A Guide to Conventional Loan Refinance
6 minute read
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June 10, 2022

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A conventional loan refinance can have multiple benefits for the proper homeowner, including:

  • Allowing you access to borrow on your home’s equity
  • Erasing mortgage insurance premiums
  • Reducing your monthly mortgage payments
  • Shortening the loan term

But, of course, asking the right questions is the key to finding the best financial solution.

You can look to AAA Banking as a trusted resource to help you better understand all aspects of home mortgages. We’ve put together this helpful guide about conventional refinance.

Let’s take a look to see if refinancing is the right option to save you money.

Reasons for a conventional loan refinance

First, let’s review a couple of definitions.

Refinancing

Refinancing means replacing your current mortgage with a better loan term and a lower interest rate. In the process of refinancing, your current mortgage is paid off using the proceeds from your new loan.

Conventional loan/Conventional mortgage

Conventional mortgages or loans refer to any type of loan that is not secured or offered by a government entity. 

Instead, these loans are available via private lenders such as banks, credit unions, and mortgage companies, including AAA Banking. One exception to this definition—some conventional mortgages are guaranteed by government-supported enterprises named Fannie Mae and Freddie Mac.

Why do homeowners choose a conventional loan refinance?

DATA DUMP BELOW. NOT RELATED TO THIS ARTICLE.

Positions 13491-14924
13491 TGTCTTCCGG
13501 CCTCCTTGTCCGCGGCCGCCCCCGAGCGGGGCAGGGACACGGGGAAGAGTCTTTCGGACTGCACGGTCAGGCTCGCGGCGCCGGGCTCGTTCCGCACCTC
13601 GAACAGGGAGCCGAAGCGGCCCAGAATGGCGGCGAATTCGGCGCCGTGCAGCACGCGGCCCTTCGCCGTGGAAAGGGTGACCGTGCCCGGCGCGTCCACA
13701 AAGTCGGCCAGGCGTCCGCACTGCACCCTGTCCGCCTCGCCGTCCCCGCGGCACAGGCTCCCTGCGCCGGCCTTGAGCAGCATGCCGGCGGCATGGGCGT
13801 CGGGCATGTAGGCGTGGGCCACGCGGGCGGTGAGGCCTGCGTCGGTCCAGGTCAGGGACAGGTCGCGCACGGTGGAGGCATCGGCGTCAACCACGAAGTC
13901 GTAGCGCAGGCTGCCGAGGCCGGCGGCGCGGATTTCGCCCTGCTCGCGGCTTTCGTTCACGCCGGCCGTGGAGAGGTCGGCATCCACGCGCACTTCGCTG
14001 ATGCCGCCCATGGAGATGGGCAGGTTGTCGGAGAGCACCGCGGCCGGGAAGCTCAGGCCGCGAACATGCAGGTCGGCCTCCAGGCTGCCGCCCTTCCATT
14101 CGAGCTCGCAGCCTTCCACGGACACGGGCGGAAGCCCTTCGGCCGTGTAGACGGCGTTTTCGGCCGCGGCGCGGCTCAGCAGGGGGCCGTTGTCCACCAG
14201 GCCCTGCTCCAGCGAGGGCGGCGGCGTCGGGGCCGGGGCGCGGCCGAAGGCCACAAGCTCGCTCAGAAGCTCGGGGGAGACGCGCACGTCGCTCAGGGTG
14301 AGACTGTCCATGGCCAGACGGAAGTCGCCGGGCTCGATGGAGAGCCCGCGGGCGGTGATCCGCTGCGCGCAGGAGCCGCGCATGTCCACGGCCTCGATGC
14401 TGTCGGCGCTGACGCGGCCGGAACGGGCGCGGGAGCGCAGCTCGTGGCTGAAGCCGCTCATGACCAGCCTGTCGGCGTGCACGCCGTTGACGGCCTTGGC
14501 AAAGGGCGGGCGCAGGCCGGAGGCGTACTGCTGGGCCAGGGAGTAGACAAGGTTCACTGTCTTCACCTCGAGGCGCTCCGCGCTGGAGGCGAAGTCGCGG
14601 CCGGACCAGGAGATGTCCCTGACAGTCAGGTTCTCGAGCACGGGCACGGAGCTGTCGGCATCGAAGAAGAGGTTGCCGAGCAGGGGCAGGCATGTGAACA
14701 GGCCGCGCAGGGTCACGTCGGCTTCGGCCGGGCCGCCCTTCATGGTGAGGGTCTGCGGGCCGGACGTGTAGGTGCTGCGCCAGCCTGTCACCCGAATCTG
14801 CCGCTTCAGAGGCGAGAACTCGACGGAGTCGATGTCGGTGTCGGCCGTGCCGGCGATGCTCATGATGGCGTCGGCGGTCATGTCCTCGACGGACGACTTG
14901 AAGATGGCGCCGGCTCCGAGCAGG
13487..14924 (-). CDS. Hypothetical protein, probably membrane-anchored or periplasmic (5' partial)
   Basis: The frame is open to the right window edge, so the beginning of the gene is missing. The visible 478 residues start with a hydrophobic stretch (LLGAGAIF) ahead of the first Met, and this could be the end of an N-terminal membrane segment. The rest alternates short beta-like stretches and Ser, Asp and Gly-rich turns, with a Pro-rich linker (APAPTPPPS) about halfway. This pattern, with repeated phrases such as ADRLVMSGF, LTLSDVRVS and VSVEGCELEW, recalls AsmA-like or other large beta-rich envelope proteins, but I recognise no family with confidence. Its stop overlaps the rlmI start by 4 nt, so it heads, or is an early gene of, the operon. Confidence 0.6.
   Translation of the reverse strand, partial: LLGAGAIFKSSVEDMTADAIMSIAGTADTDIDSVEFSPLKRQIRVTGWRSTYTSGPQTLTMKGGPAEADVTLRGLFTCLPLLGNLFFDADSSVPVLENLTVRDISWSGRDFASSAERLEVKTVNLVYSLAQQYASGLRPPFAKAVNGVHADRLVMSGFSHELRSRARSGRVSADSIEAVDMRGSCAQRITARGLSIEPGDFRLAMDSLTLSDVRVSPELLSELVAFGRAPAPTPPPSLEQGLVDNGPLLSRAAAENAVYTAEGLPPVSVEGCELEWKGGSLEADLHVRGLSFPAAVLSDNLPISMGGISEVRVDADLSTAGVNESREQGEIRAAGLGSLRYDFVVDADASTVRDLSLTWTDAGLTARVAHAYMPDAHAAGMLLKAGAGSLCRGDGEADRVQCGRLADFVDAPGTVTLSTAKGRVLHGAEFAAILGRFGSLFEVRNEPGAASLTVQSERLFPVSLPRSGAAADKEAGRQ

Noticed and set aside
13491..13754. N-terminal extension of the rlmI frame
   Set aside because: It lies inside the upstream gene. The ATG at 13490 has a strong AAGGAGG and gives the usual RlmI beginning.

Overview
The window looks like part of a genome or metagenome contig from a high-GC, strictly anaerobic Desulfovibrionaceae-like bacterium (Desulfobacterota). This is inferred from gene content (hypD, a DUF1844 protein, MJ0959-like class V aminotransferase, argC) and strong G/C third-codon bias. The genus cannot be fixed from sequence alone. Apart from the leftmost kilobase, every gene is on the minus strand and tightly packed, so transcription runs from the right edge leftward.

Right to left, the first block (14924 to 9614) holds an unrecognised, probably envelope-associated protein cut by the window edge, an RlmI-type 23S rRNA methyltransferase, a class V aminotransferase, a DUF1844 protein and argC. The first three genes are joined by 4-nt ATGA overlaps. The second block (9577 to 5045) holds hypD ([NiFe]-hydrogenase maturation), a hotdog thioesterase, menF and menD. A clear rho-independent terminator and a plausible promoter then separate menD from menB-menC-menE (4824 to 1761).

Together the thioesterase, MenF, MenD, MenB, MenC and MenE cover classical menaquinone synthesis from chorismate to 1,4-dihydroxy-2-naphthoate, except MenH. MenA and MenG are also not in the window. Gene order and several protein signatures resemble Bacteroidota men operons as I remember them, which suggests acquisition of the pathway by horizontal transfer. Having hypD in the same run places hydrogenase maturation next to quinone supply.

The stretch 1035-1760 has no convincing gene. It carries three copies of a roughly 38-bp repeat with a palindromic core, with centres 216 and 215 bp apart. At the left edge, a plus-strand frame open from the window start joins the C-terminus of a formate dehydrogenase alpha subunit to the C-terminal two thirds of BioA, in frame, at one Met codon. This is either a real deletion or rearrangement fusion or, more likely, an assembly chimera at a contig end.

Homeowners frequently refinance their homes with conventional loans to:

  • Negotiate lower monthly payments
  • Agree on a better interest rate
  • Take advantage of a shorter loan term (the life of the loan)
  • Switch the loan type from an adjustable-rate mortgage (ARM) to a more predictable fixed-rate mortgage

As you can see, there are potential ways to save money, both in the long term and short term. But what are the requirements for a mortgage refinance?

Conventional refinancing requirements

While refinancing is generally a straightforward process, lenders will still require that borrowers meet specific criteria. These requirements may vary by lender but the following is an idea of what to expect. 

Credit score requirements

Your credit score is one of the biggest influencers on your ability to refinance. 

As you experienced when you applied for your current mortgage, a higher score usually equals a better rate. A minimum credit score of 620 is typically the standard requirement for most mortgage lenders.

Home equity

There is no requirement to have equity in your home to refinance

So, the equity in your home would be what you would receive should you sell your home today. The more equity that you have in your home, the more refinancing power you have. In general, it’s good to have 20% of equity built up if you want to refinance. 

This level is also the minimum home equity to eliminate private mortgage insurance (PMI) or mortgage insurance premiums (MIP). The 20% rule also applies if you want to choose a cash-out refinance.

However, if your home equity is under 20%, but you have a good credit score, it still may be possible to refinance. The downside is you might have to accept a higher interest rate or keep paying PMI.

Limit debts

A homeowner’s debt-to-income ratio (DTI) will also be a factor when seeking a refinance loan. Your DTI ratio comprises your total minimum debt per month divided by your gross income per month and is expressed as a percentage.